Monday, June 27, 2022

Anti-innovative effects of Apple's Orwellian prohibition of alternative browser engines finally being discussed and investigated

Today I wish to draw some additional attention to long-time web browser developer Alex Russell's new post, Apple Is Not Defending Browser Engine Choice. On other recent occasions I've mentioned the UK Competition & Market Authority's market investigation into mobile browsers and cloud gaming. The fact that Apple allows only one browser engine on iOS--even Chrome for iOS is not really Chrome, but merely Safari in disguise, as it must be based on Apple's WebKit engine--is a serious problem, especially because Apple argues in the App Store context that developers should simply make web apps, while doing everything to ensure that those web apps won't be a practical alternative to native apps. It's like Apple--the tyrant--telling developers: "heads I win, tails you lose."

The argument with which Apple apologists seek to defend the Webkit engine monopoly is that Chrome and other browsers based on the Chromium engine would otherwise take over and turn the web into a browser monoculture. Apple would have plenty of resources--and resource allocation is at the heart of Alex Russell's concerns--to compete on the merits. It's just more profitable and more comfortable to abuse a typical aftermarket monopoly.

The suggestion that a browser monoculture on iOS is needed to prevent a browser monoculture on the Internet as a whole is a "fight fire with fire" argument. Apple is the gatekeeper standing between the technology industry at large and one billion users--by some describes as the world's richest billion people, which is not completely off base, though fortunately even some rich people prefer Android.

Far be it from me to deny that the concentration of power in Google's hands with its search engine, ad network, Android, and Chrome raises concerns. However, apart from Android, where Google leverages the Power of Default, Chrome actually managed to compete on the merits. OK, some antitrust enforcement accelerated its adoption--but that's precisely what is needed against Apple's single-browser-engine policy now.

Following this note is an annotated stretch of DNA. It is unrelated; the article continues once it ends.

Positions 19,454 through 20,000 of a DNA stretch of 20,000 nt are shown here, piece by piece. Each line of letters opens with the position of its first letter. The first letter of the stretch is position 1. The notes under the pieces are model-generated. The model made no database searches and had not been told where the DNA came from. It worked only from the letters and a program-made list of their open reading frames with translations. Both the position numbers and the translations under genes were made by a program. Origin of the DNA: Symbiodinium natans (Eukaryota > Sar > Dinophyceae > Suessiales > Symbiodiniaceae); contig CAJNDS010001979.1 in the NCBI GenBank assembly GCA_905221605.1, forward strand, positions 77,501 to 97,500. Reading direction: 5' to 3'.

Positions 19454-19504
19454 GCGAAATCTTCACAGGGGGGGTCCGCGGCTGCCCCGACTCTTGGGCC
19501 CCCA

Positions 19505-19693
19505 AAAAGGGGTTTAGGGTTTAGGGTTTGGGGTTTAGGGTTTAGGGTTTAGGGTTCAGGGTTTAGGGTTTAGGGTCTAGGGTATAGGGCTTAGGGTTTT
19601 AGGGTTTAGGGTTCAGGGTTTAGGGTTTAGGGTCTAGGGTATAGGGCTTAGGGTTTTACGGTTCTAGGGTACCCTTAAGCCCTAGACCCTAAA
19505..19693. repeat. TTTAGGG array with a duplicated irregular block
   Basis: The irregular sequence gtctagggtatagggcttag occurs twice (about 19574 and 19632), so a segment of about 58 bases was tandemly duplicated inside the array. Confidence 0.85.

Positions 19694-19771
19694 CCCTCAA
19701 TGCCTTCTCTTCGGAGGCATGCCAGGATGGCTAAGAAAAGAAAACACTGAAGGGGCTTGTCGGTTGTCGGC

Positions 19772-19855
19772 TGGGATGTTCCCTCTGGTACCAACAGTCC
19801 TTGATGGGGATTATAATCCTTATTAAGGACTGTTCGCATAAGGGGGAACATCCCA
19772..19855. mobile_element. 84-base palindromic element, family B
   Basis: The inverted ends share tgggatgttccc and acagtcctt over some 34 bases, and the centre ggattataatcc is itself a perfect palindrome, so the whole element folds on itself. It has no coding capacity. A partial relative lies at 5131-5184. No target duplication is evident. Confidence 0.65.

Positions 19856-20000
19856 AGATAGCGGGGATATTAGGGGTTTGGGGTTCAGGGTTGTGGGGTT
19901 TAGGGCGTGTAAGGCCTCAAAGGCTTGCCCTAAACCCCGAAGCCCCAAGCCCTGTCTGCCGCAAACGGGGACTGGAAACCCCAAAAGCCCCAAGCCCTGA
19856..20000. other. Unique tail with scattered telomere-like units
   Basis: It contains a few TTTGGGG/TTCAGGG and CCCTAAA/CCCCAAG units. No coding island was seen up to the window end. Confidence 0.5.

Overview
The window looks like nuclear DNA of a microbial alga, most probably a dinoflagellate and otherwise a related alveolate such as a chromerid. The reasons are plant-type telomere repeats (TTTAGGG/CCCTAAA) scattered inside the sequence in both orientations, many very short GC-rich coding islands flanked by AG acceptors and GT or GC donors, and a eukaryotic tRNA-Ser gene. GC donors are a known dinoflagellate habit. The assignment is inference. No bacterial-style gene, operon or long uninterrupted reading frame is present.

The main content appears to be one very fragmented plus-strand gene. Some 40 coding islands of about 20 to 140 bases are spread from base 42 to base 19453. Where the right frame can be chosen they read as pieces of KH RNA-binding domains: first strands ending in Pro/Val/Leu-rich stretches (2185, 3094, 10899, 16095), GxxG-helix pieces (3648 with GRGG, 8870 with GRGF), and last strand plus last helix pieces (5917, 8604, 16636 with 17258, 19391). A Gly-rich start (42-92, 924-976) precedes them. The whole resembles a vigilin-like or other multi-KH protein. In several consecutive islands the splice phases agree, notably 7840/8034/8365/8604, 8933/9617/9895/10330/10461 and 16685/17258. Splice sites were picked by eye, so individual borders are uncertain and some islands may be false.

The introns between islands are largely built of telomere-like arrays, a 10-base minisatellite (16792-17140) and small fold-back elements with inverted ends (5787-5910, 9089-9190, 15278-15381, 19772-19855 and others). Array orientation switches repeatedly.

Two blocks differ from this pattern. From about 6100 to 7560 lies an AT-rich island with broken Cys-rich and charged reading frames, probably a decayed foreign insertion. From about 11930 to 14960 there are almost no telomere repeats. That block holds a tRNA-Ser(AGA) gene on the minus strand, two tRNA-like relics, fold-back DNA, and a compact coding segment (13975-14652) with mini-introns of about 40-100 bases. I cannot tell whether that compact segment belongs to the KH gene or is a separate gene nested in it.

The 2020 United States et al. v. Google antitrust complaint mentions Chrome, but only in contexts where Google leverages its power over Chrome to maintain its search engine monopoly. Only on Android does Google leverage its market power in another field to strengthen Chrome.

If you let Apple and Google compete on the merits, such as on Windows where neither Apple nor Google benefits from the Power of Default or simply disallows competition, Google will win. Safari never made it big on Windows, while Chrome did.

Alex Russell is right that "Apple has foundationally imperilled the web ecosystem by destroying the utility of a diverse population of browsers and engines." And CNET's Stephen Shankland interestingly noted that web developers are asking lots of questions about where Apple stands on new web standards, i.e., whether and how WebKit will implement them:

In closing, just like Alex Russell, let me, too, amplify Stuart Langridge's call to "help the [UK] CMA help the Web" by providing input to the CMA (deadline: July 22).

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